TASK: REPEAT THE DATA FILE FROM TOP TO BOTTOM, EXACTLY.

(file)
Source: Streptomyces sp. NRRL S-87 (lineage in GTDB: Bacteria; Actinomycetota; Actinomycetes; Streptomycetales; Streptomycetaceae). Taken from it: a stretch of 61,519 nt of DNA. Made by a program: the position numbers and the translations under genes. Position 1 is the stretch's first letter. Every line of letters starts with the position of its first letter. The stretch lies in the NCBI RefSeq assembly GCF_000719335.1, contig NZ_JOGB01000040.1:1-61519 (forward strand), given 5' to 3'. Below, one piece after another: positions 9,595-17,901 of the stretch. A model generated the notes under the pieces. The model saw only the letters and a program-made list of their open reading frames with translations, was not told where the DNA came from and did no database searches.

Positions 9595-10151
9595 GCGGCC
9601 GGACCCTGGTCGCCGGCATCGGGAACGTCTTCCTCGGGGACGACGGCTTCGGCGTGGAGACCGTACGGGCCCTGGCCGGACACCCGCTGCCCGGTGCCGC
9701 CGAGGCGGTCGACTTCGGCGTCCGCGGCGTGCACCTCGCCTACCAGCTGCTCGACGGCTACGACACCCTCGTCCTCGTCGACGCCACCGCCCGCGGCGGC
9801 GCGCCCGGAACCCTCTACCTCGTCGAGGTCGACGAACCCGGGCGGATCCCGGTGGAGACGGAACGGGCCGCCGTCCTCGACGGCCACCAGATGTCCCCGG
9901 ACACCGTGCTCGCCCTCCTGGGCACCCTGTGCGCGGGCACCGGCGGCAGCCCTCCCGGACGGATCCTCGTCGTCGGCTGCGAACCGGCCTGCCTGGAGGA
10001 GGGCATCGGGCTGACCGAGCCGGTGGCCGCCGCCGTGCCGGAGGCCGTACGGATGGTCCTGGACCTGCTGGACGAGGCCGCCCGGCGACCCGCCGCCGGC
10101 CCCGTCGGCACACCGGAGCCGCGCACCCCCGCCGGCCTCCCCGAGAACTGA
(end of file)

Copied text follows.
Source: Streptomyces sp. NRRL S-87 (lineage in GTDB: Bacteria; Actinomycetota; Actinomycetes; Streptomycetales; Streptomycetaceae). Taken from it: a stretch of 61,519 nt of DNA. Made by a program: the position numbers and the translations under genes. Position 1 is the stretch's first letter. Every line of letters starts with the position of its first letter. The stretch lies in the NCBI RefSeq assembly GCF_000719335.1, contig NZ_JOGB01000040.1:1-61519 (forward strand), given 5' to 3'. Below, one piece after another: positions 9,595-17,901 of the stretch. A model generated the notes under the pieces. The model saw only the letters and a program-made list of their open reading frames with translations, was not told where the DNA came from and did no database searches.

Positions 9595-10151
9595 GCGGCC
9601 GGACCCTGGTCGCCGGCATCGGGAACGTCTTCCTCGGGGACGACGGCTTCGGCGTGGAGACCGTACGGGCCCTGGCCGGACACCCGCTGCCCGGTGCCGC
9701 CGAGGCGGTCGACTTCGGCGTCCGCGGCGTGCACCTCGCCTACCAGCTGCTCGACGGCTACGACACCCTCGTCCTCGTCGACGCCACCGCCCGCGGCGGC
9801 GCGCCCGGAACCCTCTACCTCGTCGAGGTCGACGAACCCGGGCGGATCCCGGTGGAGACGGAACGGGCCGCCGTCCTCGACGGCCACCAGATGTCCCCGG
9901 ACACCGTGCTCGCCCTCCTGGGCACCCTGTGCGCGGGCACCGGCGGCAGCCCTCCCGGACGGATCCTCGTCGTCGGCTGCGAACCGGCCTGCCTGGAGGA
10001 GGGCATCGGGCTGACCGAGCCGGTGGCCGCCGCCGTGCCGGAGGCCGTACGGATGGTCCTGGACCTGCTGGACGAGGCCGCCCGGCGACCCGCCGCCGGC
10101 CCCGTCGGCACACCGGAGCCGCGCACCCCCGCCGGCCTCCCCGAGAACTGA